Small pods of cells, tested, were interpreted as being out of line. Blood tests revealed showed hints of future troubles. And she wondered why she had become so lax, no longer stepping out in the cool of the evening to catch the rising scent of mown grass and crushed moss, or at rosy dawn to hear the chorus of birds. Why not travel, finally, to Alaska by boat this summer. Not even to take pictures, or write about it, but just to be in every moment she had left. Probably a long time, really–there was nothing to say otherwise–only the usual matters that arise in one’s sixth decade of life. She had been fortunate it had taken so long. “Really? No medications? None at all?” the nurse had repeated, incredulous.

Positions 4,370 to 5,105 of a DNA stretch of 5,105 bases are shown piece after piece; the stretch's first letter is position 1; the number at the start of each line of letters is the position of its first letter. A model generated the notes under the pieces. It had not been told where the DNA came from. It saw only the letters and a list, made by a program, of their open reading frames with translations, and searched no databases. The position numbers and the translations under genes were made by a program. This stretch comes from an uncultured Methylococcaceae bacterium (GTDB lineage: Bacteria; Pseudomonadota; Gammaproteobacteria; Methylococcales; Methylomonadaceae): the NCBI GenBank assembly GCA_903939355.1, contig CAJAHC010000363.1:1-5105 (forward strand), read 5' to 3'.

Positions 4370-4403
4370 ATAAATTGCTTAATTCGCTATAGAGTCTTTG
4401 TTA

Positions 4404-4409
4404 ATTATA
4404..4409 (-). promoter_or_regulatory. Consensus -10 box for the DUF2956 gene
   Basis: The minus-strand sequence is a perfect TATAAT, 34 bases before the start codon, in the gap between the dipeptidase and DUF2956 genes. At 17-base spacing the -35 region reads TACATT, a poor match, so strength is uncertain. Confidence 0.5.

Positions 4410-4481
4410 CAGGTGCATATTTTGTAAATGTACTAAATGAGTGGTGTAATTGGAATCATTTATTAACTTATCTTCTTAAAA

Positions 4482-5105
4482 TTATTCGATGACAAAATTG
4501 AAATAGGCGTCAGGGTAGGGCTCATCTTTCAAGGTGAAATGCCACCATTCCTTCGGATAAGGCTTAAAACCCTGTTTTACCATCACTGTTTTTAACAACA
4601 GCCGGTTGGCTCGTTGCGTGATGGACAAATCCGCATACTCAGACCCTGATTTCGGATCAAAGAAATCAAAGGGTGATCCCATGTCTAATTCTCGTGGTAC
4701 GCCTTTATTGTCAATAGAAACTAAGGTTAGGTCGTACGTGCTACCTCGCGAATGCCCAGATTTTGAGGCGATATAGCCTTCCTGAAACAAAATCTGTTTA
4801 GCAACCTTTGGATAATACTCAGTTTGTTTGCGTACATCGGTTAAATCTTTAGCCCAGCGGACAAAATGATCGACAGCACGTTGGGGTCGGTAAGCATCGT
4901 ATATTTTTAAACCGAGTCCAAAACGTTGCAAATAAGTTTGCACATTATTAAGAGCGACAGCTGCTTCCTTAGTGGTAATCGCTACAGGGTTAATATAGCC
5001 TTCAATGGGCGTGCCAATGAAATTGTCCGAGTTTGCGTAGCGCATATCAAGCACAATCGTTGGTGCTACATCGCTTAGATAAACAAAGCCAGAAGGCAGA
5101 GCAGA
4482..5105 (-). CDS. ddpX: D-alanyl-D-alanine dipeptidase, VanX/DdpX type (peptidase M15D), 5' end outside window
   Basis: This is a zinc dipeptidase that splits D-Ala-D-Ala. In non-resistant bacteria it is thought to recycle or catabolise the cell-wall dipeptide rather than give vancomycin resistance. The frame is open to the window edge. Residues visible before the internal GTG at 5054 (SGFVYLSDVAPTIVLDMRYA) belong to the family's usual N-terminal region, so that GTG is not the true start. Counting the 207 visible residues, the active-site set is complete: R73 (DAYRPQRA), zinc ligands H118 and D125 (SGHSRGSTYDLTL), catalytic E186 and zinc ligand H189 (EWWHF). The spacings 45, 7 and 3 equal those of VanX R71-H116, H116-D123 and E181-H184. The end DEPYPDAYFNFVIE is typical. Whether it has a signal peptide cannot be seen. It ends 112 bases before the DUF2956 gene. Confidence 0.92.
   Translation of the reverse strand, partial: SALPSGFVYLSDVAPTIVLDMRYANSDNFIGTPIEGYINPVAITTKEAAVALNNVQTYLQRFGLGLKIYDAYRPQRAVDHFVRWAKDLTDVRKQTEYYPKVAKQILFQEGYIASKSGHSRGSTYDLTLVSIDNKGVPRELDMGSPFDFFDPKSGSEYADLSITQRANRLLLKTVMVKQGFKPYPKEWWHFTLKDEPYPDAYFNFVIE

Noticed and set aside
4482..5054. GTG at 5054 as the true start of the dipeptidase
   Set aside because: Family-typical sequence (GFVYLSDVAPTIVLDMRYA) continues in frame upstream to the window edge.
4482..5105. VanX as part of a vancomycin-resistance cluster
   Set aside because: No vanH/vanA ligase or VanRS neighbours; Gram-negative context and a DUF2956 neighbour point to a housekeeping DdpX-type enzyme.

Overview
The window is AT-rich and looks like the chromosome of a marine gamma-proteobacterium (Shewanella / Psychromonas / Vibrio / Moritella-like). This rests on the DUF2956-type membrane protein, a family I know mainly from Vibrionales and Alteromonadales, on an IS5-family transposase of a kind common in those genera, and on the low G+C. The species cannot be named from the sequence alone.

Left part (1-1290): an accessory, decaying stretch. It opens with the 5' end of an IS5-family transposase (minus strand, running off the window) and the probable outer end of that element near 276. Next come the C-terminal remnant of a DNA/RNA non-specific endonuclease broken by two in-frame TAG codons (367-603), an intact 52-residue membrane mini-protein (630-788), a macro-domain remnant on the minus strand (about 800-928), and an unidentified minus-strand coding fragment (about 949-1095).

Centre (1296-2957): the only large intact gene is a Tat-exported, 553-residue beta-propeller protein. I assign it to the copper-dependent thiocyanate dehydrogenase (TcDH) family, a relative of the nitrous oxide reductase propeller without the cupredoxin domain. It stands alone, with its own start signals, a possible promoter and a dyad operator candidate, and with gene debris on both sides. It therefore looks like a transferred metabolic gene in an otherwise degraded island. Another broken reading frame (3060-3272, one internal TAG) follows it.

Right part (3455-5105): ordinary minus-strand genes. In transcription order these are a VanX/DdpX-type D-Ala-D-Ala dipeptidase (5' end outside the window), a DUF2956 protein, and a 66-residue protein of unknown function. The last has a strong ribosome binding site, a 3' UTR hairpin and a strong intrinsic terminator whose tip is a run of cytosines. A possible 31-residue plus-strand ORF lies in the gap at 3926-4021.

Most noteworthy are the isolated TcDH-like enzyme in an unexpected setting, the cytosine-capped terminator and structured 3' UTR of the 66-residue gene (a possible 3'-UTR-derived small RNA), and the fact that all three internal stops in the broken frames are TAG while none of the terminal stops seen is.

She saw also in her alum magazine that it was that time, that death in her generation was no longer a tragic anomolgy, but a trend. Some had perished by fire and flood, but most were merely managing in bodies shutting down, or experiencing runaway biochemical processes that could not be stopped, only alleviated. Each name read opened up a porthole in her memory out of which flooded images, words, songs, various times of day and feelings. Each one a thread leading out of the rend between life and death, at least for a time. Each one who knows another bears a few such threads. Are they strengthened by writing it all down, or is that meaningless except to the writer. No, I think not.